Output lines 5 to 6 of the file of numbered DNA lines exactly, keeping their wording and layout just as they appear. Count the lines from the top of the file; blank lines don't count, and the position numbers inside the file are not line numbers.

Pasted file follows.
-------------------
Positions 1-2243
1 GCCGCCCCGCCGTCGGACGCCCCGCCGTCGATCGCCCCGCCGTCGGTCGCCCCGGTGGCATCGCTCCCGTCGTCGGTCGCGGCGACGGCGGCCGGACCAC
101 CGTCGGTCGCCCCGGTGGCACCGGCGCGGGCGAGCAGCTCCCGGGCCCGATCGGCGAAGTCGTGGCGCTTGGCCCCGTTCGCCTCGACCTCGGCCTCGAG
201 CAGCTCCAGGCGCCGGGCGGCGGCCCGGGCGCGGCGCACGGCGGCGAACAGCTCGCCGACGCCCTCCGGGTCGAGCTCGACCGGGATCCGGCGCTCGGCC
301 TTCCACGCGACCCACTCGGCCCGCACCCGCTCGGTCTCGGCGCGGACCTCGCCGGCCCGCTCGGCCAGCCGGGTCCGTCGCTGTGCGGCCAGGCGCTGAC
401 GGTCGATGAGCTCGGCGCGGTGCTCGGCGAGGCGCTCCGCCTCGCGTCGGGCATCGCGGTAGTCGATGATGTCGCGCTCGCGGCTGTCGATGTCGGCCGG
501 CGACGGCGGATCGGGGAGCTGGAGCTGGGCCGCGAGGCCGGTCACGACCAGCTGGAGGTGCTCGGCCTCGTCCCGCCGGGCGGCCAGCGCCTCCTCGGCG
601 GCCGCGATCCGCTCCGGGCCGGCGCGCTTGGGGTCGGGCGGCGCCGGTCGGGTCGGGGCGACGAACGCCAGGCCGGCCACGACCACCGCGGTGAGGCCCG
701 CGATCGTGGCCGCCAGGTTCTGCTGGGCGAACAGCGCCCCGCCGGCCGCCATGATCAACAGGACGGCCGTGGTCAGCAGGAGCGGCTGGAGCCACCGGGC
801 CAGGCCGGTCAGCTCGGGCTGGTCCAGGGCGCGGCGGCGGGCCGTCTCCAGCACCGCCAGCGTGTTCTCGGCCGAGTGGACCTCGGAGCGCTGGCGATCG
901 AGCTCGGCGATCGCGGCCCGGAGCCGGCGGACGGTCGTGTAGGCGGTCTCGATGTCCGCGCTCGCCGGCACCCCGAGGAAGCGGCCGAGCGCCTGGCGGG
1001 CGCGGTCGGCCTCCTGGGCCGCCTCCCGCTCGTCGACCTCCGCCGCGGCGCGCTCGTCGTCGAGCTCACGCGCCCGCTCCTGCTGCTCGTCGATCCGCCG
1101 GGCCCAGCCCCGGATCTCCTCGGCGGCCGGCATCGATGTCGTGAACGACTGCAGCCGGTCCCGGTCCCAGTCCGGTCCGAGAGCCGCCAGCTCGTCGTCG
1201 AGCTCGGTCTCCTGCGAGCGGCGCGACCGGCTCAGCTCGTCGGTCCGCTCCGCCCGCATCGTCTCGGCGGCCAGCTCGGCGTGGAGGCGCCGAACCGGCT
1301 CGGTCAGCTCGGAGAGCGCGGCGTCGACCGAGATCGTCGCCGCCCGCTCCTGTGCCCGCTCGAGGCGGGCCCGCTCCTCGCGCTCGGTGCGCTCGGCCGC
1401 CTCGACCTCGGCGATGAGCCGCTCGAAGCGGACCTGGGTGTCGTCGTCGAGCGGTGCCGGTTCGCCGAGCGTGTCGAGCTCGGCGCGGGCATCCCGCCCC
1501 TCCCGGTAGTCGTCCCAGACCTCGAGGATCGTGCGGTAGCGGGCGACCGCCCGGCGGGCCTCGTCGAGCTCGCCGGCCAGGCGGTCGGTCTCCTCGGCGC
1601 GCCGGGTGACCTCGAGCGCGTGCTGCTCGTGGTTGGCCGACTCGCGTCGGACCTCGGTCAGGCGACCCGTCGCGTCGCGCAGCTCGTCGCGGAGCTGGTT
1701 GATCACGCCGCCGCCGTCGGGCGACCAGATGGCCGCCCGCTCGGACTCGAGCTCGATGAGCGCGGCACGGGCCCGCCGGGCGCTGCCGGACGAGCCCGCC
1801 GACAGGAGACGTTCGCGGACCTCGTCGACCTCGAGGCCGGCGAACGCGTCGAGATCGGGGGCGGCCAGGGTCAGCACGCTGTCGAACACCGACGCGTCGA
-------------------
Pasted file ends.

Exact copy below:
301 TTCCACGCGACCCACTCGGCCCGCACCCGCTCGGTCTCGGCGCGGACCTCGCCGGCCCGCTCGGCCAGCCGGGTCCGTCGCTGTGCGGCCAGGCGCTGAC
401 GGTCGATGAGCTCGGCGCGGTGCTCGGCGAGGCGCTCCGCCTCGCGTCGGGCATCGCGGTAGTCGATGATGTCGCGCTCGCGGCTGTCGATGTCGGCCGG